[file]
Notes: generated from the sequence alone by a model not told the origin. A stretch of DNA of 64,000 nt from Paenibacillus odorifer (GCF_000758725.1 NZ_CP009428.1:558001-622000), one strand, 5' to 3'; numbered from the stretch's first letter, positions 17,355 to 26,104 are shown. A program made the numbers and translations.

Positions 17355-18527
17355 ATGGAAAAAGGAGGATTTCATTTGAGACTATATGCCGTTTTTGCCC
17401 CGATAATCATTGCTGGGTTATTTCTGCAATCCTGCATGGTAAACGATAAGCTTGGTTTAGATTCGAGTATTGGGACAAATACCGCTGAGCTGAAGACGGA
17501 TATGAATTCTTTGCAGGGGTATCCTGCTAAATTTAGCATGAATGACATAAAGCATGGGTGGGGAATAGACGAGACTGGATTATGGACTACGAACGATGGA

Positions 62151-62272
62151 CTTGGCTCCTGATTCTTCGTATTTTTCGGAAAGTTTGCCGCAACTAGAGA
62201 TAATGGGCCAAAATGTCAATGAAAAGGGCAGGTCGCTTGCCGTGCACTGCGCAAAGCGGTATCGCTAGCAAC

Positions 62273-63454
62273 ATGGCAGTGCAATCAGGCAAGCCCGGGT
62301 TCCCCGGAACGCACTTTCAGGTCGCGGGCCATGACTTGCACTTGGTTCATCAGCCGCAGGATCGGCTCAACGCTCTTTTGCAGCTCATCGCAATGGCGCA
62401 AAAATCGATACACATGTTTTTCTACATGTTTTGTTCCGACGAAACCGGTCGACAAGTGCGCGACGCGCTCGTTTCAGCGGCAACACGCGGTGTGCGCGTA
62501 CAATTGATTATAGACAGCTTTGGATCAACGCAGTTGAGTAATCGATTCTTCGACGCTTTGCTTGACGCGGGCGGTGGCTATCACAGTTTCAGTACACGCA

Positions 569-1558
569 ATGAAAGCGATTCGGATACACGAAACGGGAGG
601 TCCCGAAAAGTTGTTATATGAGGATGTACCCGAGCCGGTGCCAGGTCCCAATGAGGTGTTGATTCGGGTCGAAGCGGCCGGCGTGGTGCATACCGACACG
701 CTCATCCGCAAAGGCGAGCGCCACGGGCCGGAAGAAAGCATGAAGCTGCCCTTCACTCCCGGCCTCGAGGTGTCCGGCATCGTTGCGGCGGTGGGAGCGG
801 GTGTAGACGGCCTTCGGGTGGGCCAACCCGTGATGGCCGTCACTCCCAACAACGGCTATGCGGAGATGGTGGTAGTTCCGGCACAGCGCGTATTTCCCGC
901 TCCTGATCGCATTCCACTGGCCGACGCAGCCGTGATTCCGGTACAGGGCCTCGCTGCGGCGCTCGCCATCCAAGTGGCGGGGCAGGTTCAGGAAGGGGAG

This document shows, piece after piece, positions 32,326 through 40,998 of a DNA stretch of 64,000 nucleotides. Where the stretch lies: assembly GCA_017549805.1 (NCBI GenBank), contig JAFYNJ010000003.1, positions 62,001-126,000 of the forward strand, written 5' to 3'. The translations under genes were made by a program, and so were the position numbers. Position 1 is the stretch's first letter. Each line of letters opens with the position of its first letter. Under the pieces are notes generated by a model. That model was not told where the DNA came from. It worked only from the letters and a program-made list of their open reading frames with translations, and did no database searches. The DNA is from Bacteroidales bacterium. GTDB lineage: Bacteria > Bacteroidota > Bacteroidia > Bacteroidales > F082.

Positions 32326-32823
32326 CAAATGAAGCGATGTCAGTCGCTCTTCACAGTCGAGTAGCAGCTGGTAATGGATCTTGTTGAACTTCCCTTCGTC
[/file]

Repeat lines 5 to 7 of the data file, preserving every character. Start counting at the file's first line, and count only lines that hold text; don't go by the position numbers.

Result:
17501 TATGAATTCTTTGCAGGGGTATCCTGCTAAATTTAGCATGAATGACATAAAGCATGGGTGGGGAATAGACGAGACTGGATTATGGACTACGAACGATGGA

Positions 62151-62272
62151 CTTGGCTCCTGATTCTTCGTATTTTTCGGAAAGTTTGCCGCAACTAGAGA